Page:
The effects of dietary lipids on the fatty acid composition of tissue and membrane fractions of spontaneous mammary adenocarcinomas and mammary glands of Strong strain A mice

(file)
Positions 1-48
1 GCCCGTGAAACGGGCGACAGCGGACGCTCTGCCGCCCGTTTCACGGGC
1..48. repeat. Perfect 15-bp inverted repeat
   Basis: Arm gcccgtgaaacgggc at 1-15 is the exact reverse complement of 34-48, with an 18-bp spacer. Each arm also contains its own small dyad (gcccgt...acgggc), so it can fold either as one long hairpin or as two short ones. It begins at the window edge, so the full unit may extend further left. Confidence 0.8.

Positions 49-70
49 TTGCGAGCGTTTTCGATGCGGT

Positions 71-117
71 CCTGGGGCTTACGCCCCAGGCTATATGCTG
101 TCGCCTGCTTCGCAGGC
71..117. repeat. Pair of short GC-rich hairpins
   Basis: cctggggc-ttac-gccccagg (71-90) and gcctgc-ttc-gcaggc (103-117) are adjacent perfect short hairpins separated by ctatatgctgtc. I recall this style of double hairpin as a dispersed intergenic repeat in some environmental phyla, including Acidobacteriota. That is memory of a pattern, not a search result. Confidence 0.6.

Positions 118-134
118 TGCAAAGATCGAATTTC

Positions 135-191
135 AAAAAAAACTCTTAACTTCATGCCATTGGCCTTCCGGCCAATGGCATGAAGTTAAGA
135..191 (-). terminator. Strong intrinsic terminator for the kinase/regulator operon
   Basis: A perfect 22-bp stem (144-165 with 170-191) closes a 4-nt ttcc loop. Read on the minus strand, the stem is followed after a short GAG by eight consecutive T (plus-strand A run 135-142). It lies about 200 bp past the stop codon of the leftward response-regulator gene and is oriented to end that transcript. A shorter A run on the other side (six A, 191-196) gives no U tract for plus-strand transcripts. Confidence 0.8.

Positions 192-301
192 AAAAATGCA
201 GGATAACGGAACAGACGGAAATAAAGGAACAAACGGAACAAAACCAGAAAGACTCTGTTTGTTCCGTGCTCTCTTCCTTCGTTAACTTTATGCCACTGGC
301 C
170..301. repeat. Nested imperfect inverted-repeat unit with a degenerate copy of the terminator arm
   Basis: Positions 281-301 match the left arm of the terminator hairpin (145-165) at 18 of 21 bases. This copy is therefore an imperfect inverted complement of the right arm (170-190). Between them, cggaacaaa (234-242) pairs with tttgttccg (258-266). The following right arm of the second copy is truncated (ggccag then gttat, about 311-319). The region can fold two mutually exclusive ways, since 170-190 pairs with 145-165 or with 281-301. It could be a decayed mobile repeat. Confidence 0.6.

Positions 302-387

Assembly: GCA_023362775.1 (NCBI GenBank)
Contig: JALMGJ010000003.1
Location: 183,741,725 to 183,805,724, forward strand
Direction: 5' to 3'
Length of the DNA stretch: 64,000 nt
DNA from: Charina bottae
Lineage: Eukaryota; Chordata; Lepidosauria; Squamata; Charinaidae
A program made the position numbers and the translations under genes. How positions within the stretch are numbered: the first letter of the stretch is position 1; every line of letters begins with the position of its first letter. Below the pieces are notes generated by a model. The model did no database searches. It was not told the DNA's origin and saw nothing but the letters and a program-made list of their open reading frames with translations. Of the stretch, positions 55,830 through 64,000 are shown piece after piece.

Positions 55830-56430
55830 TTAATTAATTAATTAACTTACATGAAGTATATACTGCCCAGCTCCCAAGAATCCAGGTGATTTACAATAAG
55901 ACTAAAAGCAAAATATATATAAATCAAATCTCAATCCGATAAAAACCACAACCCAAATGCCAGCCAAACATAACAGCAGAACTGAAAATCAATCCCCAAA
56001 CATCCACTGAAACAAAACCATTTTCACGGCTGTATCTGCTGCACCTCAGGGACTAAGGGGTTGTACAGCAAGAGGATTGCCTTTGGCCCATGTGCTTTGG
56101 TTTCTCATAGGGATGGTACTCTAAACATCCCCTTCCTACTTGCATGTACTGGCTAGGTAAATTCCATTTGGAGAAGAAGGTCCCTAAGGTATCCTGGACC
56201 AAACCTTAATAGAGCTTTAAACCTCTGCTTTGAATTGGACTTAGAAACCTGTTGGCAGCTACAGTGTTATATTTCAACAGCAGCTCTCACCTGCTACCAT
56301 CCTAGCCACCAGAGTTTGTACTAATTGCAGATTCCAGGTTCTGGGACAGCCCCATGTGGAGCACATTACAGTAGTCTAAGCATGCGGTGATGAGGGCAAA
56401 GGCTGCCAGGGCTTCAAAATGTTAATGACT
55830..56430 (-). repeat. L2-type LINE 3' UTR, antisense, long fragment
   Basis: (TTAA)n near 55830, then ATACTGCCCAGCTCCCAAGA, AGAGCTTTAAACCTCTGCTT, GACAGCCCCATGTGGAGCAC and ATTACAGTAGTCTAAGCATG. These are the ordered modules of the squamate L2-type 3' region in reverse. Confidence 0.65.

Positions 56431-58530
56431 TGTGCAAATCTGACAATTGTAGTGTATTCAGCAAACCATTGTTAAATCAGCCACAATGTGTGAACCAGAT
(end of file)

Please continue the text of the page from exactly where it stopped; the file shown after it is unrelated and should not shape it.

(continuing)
The fatty acid composition of whole tissue and plasma membrane fractions of mammary adenocarcinomas and normal mammary glands excised from Strong A female mice fed a 15% safflower oil and 15% tallow diets were studied. Previous work has indicated that high fat diets in general and high unsaturated fat diets in particular, influenced tumorigenesis. The mechanism is not clear. Alternig the normal composition and structure of the plasma membrane can result in altered physiological responses.The fatty acid composition of the dietary fat used in this study affected the fatty acid distribution of mammary gland tissue to a greater degree than tumor tissue. Tumor tissue had almost twice the percentage of linoleic acid as normal tissues (17.0% vs. 9.2%). Oleic acid was also elevated in tumor tissue (24.5% vs. 10.9). The normal tissues contained significantly higher proportions of eicosatrienoic acids (13.5%, 12.2%) than did tumorous tissues, regardless of diet (5.8%, 1.1%). It may be that some of these prostaglandin-active fatty acids in tumorous tissues have been diverted into prostaglandin synthesis.Results of this study indicate that the effect of dietary fat on plasma membranes of tumor cells and normal mammary gland cells was minimal. The saturated or unsaturated state of the fatty acids in the diet appear to play a role in the genesis of tumors by changing the availability of linoleic acid and other prostaglandinactive fatty acids.